real life

I lost my son for three hours

Happier times with the kids before I lost my son ...

















Family holidays are fun, aren’t they!? That’s only five per cent sarcastic by the way – I do genuinely think they’re great. Just recently I had a wonderful time with my family on a trip we took to Singapore. I really enjoyed myself – took in the sights, ate some delicious Singapore crab, lost one of the children for hours on a train. Oh yes, that was definitely a highlight; the memories made while trying to track down my 10-year-old in a foreign land will last a lifetime.

Before you call child protective services on me, let me explain what happened. (If you want to, you can call the authorities on my wife, as it was basically her fault we lost my son*).

Off we trotted to the train station, my wife Helen and our three kids all excited to experience something new (I was going to order Singapore noodles instead of crab that day). Everything was going well until Helen panicked when she realised we were on the wrong train. Instead of calmly explaining our predicament and letting everyone know we should all quickly, but in no way hysterically, depart this train in order to get on another one, she sprang out of the carriage as quickly as Usain Bolt jumps out of the starters block at the beginning of the 100 metres. The woman was bloody fast! I instinctively followed Helen, and our eldest two followed me, but poor old Dom, our youngest, oblivious to his family’s quest to alight this steel compartment of emotion as quickly as possible, was left on the train. Which is good, because out of all your kids you want to lose the youngest don’t you?


I suppose in some way it was Singapore’s public transport system that really let us down and induced the sort of terror you feel when you realise you’ve left your wallet at the pub - times about 10 obviously. The trains are just so efficient in Singapore! There’s no mucking around like there is here where the trains stop for a cup of tea and a biscuit at each station. Before we knew it, Dom was speeding away from us.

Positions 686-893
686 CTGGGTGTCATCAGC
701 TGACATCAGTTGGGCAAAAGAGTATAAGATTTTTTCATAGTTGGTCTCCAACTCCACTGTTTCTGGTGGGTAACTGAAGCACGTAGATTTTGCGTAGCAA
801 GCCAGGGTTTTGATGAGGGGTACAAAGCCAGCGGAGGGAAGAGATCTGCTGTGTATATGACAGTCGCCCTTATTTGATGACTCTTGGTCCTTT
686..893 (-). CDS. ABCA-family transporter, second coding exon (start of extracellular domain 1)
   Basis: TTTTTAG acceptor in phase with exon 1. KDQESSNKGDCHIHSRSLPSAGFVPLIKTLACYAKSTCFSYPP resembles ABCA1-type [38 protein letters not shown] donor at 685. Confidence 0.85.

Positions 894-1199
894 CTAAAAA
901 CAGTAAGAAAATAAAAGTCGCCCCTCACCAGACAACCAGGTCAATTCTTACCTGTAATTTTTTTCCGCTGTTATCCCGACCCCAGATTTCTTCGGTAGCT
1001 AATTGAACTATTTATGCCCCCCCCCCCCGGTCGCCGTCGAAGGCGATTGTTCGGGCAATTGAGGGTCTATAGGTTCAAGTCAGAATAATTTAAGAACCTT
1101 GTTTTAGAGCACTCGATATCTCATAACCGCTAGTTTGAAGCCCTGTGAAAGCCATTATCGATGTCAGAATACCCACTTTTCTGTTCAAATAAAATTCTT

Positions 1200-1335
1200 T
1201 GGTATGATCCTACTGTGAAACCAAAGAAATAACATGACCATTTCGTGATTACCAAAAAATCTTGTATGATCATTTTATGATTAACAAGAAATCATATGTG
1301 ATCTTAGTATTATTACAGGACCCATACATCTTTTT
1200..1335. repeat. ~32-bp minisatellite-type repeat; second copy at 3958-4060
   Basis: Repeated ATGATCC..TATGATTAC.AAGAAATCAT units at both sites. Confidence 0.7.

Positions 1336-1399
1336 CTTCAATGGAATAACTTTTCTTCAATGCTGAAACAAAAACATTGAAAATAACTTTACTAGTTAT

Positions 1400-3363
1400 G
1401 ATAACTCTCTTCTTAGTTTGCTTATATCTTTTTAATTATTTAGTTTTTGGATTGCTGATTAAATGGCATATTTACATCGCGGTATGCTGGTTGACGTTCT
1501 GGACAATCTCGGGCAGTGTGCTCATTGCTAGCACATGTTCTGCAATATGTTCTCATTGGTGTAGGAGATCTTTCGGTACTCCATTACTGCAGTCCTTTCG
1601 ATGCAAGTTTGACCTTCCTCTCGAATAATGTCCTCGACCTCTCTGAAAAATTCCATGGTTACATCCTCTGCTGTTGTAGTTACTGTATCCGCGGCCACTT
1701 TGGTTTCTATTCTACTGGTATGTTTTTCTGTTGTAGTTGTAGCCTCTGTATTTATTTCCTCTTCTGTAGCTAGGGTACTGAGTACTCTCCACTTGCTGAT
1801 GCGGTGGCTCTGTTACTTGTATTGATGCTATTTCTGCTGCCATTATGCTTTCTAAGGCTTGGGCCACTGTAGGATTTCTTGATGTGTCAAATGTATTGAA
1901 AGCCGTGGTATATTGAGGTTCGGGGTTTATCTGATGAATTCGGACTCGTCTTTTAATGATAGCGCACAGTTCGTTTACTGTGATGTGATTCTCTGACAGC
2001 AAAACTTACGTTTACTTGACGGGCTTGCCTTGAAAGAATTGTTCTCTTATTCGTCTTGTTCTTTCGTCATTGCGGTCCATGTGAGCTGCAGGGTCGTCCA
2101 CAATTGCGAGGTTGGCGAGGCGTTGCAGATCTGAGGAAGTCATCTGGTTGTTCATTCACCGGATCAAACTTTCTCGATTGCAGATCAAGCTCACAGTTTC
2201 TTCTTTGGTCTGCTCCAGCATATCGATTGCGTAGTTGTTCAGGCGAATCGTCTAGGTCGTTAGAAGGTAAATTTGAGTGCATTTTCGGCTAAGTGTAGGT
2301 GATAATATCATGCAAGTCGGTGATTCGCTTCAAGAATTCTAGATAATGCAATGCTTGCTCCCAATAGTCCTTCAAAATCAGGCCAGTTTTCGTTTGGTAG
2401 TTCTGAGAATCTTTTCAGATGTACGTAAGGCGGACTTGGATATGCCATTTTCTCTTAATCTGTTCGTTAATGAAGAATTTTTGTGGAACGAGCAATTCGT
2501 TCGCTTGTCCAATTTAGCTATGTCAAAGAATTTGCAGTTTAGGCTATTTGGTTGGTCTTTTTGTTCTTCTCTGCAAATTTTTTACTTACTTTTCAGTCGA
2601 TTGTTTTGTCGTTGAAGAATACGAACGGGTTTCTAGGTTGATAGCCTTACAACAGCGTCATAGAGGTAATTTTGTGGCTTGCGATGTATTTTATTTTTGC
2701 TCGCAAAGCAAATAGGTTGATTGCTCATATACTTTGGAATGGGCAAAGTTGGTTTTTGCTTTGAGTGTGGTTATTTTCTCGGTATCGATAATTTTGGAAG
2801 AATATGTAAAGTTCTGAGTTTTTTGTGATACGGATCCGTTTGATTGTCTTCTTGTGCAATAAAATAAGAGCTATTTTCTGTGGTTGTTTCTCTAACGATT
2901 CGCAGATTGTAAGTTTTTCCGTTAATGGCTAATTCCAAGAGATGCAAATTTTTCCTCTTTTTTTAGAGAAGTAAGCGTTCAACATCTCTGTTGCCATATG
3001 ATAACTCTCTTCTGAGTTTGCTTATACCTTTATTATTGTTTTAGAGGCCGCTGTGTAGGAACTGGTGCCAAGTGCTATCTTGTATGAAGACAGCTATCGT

Feeling anxious but realising the potential I had here to save the day, I figured out where the train was going and jumped in a cab that took me to the next station - the place I thought Dom was going to end up. Through the acute panic and the flash-forwards to the worst possible scenarios, a part of me was thinking, "How much of a hero dad I am going to be! The little guy’s going to be so concerned and there I’ll be at the platform waiting to great him!"

But no, that wasn’t the case because the little idiot (yes, he’s the idiot, not me for losing him in the first place) did not get off at the next station.

And here I’ll interrupt my cautionary tale to highlight the importance of having a contingency plan when out in public with your kids. Whether you’re at the supermarket or the Easter show or the footy, it’s a good idea (that I admittedly rarely implement) to decide on a meeting point should you all get separated.  And if you get separated on public transport, the rule is get off at the next stop and wait for everyone else to catch up with you. My kids will remember this the next time I let them off the leashes I’ve bought them.


Anyway, three hours passed. Things were getting a bit tense, and by a bit tense I mean terrifying. The station manager cames over to us and, as the world stopped spinning for a moment, he said: “Your son is not on our trains, we cannot find him.”

I thought – he’s gotten off with someone. He’s going to be sold into slavery, or worse, I'm going to come back in a few years and discover him running a multinational corporation and he’ll refuse to see me and let me share his millions, the father who abandoned him in a strange land.

Thankfully, 60 seconds later, the station manager returned with the news they’d found him at a station miles away from our original starting point. The relief was palpable, and when we were finally reunited I just hugged him tight and stared into his adorable face.

It wasn't his fault the trains run on time in Singapore. Besides being a little shaken, Dom was in surprisingly good spirits. He got off the train at a station called Labrador Park because obviously Labrador Park is full of dogs ready and willing to entertain a lost child. “Puppies, Dad. I like puppies.”

*Love you, Helen!

Brendan ‘Jonesy’ Jones is breakfast co-host with Amanda Keller on WSFM101.7 (a gig they’ve had together for eight years!) and together nationally via Jonesy & Amanda’s show ‘My Generation’, you can also catch his mug on the TV, with regular spots on ‘Mornings’ on Channel Nine. He's married with three children and lives with his wife in Sydney’s South. He loves tinkering away in his shed on his motorbikes but tells his wife they belong to “friends”.